–Nuland noted the longstanding U.S. military cooperation with Georgia, whose troops, like those of Ukraine, served in the NATO mission in Afghanistan even though the country isn’t a member of the alliance. And she cited Secretary of State Antony Blinken’s visit over the weekend to Moldova “with the intent of offering support.” She noted the “short hop” from Odesa, a strategic Black Sea port that Russia inevitably will seek to wrest from Ukraine, to the Russian-controlled Transnistria enclave and then on to the rest of Moldova. She said Moldova’s leaders are concerned about both border security, having already received 230,000 refugees from Ukraine (120,000 of whom are staying), and energy security, as the country receives a large portion of its energy from Russia.

On Russia’s involvement in the talks over a possible return to the Iran deal (known as the JCPOA):

–Menendez, Ranking Member Senator Jim Risch (R-Idaho) and other members of the committee expressed concern that Russia, as one of the negotiating parties, might benefit from a return to the Iran deal, which the Biden administration has been negotiating for much of the past year, if the deal results in a lifting of sanctions on Iran that would allow it to buy oil from Russia. Risch advocated putting the Iran deal “on ice” for six months while the war in Ukraine is going on.

–Members also expressed concern about reports that Russia is seeking to leverage its role in the Iran talks to gain sanctions relief. Nuland agreed, saying, “Russia is trying to up the ante and broaden its demands with regard to the JCPOA, and we are not playing `Let’s Make a Deal’…There may be some in Russia seeking to get extra benefits for their cooperation and participation in seeking to get Iran back into the JCPOA, but they are not going to be successful.”

–At the same time, Nuland said, a delay in a deal to return to the JCPOA would be ill-advised. “The last thing we need is this war and an Iran with nuclear weapons.”

On U.S. Talks With Venezuela Over Oil Supplies

–Menendez, Risch, and other members expressed concern that the Biden administration may be discussing possible oil purchases from Venezuela to make up for the loss of Russian imports (see sanctions above).  Global sanctions against Russia “should not be undercut by propping up a dictator under investigation for crimes against humanity in Caracas,” Menendez said. Risch echoed that appeal, saying, “We are in the enviable position of having the oil and gas reserves needed to increase production in our own country right under our own feet.”

–Nuland said the primary purpose of an administration visit to Caracas over the weekend was part of continuing efforts to gain the release of American oil executives being held there, though she did not foreclose the idea that discussions included energy supplies. With the U.S. ban on Russian oil imports, specifically heavy fuel that only a few countries produce, “you have to find a way to get more capacity.”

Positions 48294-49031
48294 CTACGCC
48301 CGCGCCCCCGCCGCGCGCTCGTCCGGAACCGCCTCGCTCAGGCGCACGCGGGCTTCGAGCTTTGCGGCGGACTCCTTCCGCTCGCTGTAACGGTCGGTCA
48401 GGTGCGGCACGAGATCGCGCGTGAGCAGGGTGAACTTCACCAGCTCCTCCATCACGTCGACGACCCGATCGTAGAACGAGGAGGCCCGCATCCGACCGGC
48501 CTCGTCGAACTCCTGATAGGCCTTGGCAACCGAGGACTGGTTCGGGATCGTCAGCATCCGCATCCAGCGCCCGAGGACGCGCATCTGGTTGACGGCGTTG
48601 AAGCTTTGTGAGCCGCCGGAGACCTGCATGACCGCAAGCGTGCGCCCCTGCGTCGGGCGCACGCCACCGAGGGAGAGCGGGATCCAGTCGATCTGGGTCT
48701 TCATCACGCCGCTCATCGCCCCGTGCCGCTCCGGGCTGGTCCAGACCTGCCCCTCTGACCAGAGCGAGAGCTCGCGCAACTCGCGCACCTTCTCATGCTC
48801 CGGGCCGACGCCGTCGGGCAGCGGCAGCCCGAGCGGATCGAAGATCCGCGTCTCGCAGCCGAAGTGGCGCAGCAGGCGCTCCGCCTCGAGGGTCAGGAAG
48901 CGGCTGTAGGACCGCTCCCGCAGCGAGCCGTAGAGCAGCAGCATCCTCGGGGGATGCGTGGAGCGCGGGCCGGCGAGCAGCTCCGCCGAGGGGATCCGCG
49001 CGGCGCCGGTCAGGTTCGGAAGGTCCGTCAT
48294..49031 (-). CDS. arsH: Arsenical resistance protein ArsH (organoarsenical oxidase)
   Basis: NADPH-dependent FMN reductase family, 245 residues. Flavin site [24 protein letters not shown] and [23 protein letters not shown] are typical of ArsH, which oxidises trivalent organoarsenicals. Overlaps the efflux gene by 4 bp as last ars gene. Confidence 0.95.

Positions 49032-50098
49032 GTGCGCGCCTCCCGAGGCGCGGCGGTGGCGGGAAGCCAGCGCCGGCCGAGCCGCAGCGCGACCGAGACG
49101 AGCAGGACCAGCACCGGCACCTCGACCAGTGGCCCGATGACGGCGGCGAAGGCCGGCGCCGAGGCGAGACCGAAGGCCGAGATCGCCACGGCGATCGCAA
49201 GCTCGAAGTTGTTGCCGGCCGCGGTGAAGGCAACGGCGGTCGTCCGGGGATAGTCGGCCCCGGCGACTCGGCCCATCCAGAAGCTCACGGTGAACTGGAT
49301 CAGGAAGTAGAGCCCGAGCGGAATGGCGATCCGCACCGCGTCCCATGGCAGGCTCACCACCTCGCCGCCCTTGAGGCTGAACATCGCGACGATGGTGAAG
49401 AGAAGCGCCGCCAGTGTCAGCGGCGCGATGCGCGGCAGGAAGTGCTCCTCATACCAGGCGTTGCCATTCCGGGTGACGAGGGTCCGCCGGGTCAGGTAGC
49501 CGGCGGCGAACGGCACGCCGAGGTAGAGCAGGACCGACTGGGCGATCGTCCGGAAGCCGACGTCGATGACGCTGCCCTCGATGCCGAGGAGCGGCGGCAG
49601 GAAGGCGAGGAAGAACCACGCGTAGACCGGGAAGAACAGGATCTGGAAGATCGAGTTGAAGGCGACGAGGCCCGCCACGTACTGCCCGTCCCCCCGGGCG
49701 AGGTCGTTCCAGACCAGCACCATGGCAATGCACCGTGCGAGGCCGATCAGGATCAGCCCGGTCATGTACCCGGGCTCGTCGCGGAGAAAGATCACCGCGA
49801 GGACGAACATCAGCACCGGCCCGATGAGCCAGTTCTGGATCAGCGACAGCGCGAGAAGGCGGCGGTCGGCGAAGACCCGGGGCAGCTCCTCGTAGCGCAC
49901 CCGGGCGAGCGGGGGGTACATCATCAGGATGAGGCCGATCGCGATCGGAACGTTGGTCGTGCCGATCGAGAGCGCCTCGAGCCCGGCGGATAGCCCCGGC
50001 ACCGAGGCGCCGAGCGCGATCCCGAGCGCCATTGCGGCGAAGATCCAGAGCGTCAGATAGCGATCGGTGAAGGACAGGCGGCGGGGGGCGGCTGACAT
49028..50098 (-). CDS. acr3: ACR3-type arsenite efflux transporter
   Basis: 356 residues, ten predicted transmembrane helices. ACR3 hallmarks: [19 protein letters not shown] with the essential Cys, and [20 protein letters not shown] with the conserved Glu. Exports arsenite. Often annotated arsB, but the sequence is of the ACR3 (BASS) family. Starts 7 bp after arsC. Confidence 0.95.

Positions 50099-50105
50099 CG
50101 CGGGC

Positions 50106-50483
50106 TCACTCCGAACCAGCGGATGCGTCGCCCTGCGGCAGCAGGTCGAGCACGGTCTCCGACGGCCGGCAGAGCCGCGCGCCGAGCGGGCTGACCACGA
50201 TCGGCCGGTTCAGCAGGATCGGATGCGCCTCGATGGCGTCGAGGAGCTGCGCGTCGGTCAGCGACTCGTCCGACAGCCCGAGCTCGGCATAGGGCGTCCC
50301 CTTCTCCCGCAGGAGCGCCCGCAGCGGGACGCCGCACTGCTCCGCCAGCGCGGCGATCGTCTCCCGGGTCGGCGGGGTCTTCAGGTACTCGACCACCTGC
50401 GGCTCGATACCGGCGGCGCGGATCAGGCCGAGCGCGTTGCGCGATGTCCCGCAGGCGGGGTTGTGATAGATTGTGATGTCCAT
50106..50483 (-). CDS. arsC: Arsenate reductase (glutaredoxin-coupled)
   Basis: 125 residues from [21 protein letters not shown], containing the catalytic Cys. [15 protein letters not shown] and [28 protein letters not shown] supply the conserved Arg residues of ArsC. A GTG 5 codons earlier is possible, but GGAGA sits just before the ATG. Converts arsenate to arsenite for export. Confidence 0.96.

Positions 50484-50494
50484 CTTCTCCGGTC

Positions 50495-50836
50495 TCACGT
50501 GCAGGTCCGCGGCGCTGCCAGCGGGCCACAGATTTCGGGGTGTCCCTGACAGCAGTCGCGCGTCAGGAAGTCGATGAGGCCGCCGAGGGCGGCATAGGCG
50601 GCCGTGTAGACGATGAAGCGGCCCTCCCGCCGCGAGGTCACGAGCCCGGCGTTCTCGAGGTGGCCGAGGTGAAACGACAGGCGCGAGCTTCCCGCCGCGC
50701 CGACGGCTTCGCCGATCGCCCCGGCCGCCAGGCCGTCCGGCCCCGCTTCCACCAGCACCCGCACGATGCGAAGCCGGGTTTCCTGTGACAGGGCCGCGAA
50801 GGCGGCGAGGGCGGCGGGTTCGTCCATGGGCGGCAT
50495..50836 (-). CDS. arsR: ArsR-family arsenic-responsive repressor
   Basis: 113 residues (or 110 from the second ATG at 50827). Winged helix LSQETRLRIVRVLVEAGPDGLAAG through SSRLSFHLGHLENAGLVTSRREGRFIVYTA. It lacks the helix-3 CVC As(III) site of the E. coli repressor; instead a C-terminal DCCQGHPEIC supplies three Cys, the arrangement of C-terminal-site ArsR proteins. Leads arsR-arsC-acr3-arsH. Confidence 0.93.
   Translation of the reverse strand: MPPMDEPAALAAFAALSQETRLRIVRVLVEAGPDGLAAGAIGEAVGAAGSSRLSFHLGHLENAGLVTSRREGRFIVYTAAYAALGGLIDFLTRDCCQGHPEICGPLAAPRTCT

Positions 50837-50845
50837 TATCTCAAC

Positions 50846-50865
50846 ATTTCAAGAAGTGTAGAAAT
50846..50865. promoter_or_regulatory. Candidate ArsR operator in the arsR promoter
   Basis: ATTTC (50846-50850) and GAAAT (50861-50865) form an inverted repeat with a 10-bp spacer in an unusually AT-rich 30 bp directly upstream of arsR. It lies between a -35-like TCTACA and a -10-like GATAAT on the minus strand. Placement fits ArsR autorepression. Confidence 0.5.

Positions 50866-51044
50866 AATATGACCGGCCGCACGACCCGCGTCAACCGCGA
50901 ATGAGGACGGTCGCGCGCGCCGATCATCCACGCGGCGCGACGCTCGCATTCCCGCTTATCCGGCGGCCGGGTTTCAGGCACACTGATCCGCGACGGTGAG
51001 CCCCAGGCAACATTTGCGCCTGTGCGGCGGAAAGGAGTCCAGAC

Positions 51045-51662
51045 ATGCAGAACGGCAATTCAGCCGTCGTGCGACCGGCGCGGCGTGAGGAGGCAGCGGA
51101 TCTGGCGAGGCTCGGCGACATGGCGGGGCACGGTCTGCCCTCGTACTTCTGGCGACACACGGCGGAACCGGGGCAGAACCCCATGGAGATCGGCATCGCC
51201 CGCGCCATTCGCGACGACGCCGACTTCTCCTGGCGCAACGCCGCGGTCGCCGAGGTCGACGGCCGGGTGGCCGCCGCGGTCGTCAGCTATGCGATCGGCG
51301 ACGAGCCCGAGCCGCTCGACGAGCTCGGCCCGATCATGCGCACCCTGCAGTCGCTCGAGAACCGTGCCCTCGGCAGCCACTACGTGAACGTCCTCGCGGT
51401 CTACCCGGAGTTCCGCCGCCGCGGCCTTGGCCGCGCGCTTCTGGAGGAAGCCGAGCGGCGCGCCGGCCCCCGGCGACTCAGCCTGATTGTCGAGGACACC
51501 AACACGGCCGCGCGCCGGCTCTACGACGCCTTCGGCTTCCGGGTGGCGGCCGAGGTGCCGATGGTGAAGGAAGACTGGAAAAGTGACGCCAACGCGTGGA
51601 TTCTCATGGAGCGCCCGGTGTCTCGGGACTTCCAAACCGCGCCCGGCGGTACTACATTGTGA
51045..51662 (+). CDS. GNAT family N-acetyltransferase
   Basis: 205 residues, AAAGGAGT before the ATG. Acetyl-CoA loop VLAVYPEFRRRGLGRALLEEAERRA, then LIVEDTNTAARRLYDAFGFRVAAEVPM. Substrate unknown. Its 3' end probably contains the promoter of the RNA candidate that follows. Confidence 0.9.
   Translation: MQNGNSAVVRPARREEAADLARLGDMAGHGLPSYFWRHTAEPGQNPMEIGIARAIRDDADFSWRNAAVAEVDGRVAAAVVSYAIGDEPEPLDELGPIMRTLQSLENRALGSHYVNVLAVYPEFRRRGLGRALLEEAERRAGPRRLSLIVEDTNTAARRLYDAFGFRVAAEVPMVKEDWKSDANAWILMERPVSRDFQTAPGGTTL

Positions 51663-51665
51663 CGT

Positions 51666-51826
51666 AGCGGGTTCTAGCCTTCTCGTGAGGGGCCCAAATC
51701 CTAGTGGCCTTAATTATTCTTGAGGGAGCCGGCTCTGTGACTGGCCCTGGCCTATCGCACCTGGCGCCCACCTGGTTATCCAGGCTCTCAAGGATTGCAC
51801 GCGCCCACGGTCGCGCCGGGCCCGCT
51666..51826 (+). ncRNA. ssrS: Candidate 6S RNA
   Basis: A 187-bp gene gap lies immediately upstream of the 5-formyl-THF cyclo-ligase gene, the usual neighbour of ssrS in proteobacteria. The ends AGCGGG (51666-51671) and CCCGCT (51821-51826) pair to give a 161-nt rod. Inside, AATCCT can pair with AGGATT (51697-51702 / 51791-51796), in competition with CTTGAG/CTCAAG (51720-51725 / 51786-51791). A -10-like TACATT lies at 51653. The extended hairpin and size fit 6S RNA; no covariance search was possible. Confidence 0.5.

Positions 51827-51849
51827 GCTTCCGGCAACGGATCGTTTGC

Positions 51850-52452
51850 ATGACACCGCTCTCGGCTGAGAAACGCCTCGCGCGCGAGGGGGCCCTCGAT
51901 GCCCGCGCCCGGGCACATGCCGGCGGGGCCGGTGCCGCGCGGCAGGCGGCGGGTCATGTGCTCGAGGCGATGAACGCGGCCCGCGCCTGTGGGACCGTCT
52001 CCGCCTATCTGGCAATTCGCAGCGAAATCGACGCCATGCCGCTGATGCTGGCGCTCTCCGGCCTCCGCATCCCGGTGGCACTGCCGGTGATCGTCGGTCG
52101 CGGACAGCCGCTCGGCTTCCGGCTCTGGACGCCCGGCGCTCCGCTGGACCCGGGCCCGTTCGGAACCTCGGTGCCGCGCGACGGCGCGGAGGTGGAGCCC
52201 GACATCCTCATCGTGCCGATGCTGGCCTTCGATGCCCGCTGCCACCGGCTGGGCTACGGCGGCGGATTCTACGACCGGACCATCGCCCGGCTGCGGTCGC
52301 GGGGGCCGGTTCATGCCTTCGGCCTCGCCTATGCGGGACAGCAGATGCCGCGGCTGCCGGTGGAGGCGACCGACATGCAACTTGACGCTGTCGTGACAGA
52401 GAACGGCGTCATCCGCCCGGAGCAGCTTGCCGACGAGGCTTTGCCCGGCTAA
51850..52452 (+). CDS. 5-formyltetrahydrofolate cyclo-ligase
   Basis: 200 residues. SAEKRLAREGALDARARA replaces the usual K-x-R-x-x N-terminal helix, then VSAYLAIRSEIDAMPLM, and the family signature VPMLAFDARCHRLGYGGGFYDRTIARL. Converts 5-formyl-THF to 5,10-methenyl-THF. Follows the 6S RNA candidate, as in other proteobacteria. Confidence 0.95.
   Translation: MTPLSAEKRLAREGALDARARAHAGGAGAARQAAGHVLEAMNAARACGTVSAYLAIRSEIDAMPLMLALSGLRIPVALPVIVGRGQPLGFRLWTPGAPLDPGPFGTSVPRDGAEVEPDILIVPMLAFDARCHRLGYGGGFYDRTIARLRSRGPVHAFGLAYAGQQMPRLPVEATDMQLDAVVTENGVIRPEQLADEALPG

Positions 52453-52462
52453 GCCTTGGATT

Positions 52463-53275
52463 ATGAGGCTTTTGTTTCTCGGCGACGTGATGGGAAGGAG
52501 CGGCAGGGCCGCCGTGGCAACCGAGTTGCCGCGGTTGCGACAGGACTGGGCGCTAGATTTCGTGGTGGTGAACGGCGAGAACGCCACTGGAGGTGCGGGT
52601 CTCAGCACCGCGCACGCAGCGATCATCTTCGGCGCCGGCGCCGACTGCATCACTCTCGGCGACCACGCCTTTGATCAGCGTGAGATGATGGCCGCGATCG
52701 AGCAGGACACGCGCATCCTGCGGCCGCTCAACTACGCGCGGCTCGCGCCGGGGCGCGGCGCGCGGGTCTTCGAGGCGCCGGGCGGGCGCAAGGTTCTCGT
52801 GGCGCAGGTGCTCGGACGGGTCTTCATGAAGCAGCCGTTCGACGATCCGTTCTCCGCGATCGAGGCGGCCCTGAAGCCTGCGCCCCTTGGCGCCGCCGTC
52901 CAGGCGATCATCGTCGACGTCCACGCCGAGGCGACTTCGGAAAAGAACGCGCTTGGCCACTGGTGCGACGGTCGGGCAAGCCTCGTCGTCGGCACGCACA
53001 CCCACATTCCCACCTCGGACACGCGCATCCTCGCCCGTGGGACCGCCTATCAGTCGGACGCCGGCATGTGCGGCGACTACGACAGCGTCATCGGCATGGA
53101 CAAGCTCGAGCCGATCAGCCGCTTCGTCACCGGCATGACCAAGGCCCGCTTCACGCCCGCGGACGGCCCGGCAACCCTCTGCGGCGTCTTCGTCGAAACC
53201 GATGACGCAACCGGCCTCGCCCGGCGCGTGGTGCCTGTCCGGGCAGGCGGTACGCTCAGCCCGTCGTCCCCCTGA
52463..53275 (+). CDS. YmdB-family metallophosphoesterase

Other issues:

–In response to a question about reports that Ukraine may have biological or chemical weapons, Nuland said Ukraine has biological research facilities that the United States fears Russia “may be trying to gain control of.”

–In the March 2 vote in the U.N. General Assembly on a resolution to condemn Russia’s aggression, while the vast majority of 193 UNGA member states – 141 of them – supported the resolution, 35 abstained, including China. (Five voted against it: Belarus, North Korea, Eritrea, Russia, and Syria). Nuland said the United States and allies are trying to persuade China and other countries that “neutrality is not an option.”

–The United States is supporting “a large number of Russian independent journalists who are active” outside Russia and make use of networks such as the Telegram messaging app to convey truthful information back to Russians inside the country, where the government has clamped down yet further in recent days on freedom of the press and speech, including shuttering the last major independent television and radio stations.

–Nuland said the United States is developing an overarching strategy for the Black Sea region, including military, economic, and environmental issues. She suggested the U.S. government underestimated the effect of Putin’s control of the Crimean Peninsula there since 2014. “I think we have not taken appropriate account of what it meant when Putin seized Crimea and then began putting all kinds of advanced weaponry on it, and that gave him the capacity to close aspects of the Black Sea in a way that we cannot tolerate, and we need to get back to that business,” she said.

In addition to her oral remarks and answers to members’ questions, Nuland submitted written testimony, available here.

IMAGE: Ukrainian soldiers help an elderly woman to cross a destroyed bridge as she evacuates the city of Irpin, northwest of Kyiv, on March 8, 2022. More than two million people have fled Ukraine since Russia launched its full-scale invasion less than two weeks ago, the United Nations said on March 8, 2022. (Photo by SERGEI SUPINSKY/AFP via Getty Images)